azhong wrote:: Would the semicolon “;” be better replaced with a comma “,” in contemporary English punctuation since it is separating subordinate clauses but not main clauses? Or is the semicolon still grammatical and preferred in order to keep the very long sentence clearer?
The semicolons are the best choice for keeping complex list items clear, especially since some of the items contain commas. The fact that the list items are subordinates doesn't have much bearing.
 The comma before “and” seems to be still grammatical but already habitually omitted now? Is the omission a historical evolution?
Usage isn't uniform in this case. It is true that the style guides I know wouldn't typically put a comma there (except to improve readability), but it's easy to find real-world examples to the contrary.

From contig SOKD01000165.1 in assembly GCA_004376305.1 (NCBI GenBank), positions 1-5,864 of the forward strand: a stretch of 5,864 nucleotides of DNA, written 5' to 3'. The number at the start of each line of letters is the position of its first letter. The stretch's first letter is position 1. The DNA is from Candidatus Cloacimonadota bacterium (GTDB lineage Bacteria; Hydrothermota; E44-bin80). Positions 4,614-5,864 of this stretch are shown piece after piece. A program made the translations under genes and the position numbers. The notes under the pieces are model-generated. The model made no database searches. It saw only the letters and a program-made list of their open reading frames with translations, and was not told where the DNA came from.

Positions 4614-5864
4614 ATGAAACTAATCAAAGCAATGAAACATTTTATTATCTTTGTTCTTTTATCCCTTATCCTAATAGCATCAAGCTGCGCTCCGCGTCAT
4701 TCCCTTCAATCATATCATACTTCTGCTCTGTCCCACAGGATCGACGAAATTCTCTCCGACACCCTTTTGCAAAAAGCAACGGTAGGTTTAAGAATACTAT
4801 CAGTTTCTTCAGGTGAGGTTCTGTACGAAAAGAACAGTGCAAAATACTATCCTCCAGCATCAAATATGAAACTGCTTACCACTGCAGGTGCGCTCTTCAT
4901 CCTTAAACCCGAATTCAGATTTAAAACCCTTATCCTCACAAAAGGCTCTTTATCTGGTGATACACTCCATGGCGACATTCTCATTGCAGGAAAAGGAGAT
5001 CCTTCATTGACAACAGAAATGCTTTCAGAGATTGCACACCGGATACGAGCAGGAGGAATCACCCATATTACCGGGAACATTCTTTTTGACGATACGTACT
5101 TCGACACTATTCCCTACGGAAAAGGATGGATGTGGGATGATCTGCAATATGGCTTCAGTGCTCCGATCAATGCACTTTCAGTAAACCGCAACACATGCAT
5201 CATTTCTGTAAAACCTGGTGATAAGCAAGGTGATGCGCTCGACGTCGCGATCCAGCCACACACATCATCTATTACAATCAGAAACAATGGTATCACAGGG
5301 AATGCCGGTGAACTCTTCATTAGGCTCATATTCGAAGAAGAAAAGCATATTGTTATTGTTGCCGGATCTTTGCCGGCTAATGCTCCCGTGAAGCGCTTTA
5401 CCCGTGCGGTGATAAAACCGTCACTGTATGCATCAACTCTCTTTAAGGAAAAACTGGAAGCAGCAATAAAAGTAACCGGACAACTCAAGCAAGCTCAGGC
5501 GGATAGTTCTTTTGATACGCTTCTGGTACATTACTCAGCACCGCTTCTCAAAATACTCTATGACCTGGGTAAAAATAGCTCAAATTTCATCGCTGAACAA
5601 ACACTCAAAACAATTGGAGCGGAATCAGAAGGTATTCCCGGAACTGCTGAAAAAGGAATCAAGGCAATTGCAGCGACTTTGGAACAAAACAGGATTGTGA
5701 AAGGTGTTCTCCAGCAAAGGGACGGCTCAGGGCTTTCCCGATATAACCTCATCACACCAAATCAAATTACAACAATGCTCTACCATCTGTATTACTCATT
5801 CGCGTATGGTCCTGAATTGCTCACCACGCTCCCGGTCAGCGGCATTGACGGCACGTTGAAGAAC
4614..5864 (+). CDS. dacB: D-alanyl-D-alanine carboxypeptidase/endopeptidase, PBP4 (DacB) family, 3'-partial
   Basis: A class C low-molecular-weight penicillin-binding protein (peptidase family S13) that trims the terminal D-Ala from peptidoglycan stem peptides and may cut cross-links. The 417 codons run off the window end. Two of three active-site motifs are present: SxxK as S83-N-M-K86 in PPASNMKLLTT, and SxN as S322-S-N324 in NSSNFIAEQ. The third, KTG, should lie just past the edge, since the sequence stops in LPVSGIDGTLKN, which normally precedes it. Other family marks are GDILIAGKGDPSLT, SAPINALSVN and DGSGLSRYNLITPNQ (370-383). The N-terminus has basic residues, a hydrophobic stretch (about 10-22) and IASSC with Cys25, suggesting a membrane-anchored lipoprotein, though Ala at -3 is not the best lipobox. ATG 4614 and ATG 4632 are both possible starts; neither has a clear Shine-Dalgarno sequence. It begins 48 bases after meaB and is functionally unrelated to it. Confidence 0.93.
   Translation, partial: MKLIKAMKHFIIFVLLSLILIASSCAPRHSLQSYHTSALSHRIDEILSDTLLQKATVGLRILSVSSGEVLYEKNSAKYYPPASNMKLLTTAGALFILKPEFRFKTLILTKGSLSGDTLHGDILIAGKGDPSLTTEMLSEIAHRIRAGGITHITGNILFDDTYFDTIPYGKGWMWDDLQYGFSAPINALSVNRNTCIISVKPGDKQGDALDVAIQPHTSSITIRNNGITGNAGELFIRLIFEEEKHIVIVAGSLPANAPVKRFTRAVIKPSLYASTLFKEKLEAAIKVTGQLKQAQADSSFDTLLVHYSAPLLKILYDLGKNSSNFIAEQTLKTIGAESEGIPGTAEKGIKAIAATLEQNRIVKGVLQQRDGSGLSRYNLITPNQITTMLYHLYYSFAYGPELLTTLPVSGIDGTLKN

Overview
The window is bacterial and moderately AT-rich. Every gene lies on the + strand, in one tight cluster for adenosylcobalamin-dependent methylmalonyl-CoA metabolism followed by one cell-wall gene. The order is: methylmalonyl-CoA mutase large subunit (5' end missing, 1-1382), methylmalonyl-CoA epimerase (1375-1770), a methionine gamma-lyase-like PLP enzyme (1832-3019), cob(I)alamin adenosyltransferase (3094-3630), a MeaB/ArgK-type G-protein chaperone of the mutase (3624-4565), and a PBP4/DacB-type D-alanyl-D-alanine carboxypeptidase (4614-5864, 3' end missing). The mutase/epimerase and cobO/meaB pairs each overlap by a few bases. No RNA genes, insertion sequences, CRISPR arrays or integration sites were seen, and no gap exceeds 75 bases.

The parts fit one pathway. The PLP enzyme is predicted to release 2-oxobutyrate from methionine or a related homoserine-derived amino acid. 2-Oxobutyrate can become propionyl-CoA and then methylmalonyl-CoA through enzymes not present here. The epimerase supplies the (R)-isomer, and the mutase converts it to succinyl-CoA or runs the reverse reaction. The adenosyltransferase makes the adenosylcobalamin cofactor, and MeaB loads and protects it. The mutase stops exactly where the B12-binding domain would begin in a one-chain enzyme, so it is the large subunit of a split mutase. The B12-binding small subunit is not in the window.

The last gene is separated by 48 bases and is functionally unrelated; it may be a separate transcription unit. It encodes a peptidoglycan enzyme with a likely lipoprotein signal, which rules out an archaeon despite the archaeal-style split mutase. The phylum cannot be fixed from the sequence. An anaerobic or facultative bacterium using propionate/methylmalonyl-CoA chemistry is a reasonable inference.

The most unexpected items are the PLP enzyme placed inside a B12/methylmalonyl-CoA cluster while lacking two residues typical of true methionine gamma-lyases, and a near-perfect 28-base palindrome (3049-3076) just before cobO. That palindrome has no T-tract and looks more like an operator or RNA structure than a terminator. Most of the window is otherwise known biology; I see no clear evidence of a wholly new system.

I think the comma before a relative clause is no longer grammatical in contemporary English.
That isn't a relative clause; it's a subordinate clause expressing the result of the speaker's hypos. That said, that is a less common place to put a comma.
 What does which refer to here? It should be something plural according to its verb "were"? But how can breezes be in or out sight?
"Which" probably refers to the waves. However, you can sometimes talk about "seeing" wind in terms of its effects on the environment.
 "A few hours previous" seems ungrammatical now?
Not at all. For me, "previous" as an adverb sounds a little elevated.
N'hésite pas à corriger mes erreurs.